I've wanted to grow up to be like Harper Lee ever since the moment I was first introduced to her writing as a kid, so Harper Lee's death at 89 hits me right in the gut. The only surefire way I've found of dealing with these kinds of sucker punches is to celebrate the lives of the person whose death has devastated me. That's why I think every fan can benefit from watching the most memorable scene from To Kill A Mockingbird one more time, especially if it's been a while. And, to me, the scene that best exemplifies the world memorable is Atticus Finch's cross-examination of Mayella Ewell.
The classic book was turned into a movie in 1962, starring Gregory Peck as Atticus Finch, and, oh boy, does it hold up. I'm not a film expert by any means, of course, so when I say "it holds up," what I mean is is that certain scenes from it are indelibly burned into my memory forever and ever. That's really one of the highest endorsements of a movie I can offer, because, most of the time, details fall out of my brain at an almost comical rate. But that never happened with To Kill A Mockingbird, and this scene simultaneously exemplifies Lee's skill at building tension within the plot and her ahead-of-her-time awareness of the obstacles that people of color faced in a white supremacist society.
In this court scene, Atticus Finch cross-examines Mayella Ewell, the woman bringing the sexual assault charges against Atticus' client, Tom Robinson. Mayella has testified that Tom choked her, and Atticus attempts to show the court why that version of events is impossible.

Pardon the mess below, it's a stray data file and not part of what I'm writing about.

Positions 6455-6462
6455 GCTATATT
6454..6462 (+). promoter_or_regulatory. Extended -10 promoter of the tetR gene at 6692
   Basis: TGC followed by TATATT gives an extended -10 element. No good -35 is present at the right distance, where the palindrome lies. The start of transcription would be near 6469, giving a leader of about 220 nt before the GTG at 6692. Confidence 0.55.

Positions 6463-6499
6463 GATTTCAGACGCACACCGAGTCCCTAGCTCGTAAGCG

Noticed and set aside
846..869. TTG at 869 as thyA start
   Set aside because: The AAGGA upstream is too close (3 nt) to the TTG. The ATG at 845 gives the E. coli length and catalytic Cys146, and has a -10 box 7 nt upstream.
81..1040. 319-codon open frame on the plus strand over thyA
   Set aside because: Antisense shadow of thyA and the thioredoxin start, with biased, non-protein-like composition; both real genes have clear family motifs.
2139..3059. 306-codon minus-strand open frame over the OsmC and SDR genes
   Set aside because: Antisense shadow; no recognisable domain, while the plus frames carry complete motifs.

The tragedy of the scene, the book, the movie, and, honestly, real life, is that Tom is not acquitted of the crime. Even though Atticus shows beyond a shadow of a doubt that his client isn't capable of inflicting the type of injury that Mayella has suffered, it's a white woman's word against a black man's, and Tom is still convicted of rape. While that's a gut-wrenching thing to read and watch, it's also proof of Harper Lee's self-awareness, courage, and intelligence; she wrote a story with an unhappy and unfair ending to reflect back to us our own lives and our own prejudices. She didn't shy away from portraying racism and the ways that endemic discrimination has crippled our legal system. She put all that right out front, staring it right in the face, and if you couldn't stare back, then that was on you.
That was the beauty and the intelligence and the fire of Harper Lee, and this scene expresses that better than anything else. By honoring her work, we are honoring her, and what her legacy has contributed to the literary and cinematic world. Watch this scene, watch this movie, read her books, and remember what an icon that Harper Lee was and will always be.
Image: Universal Pictures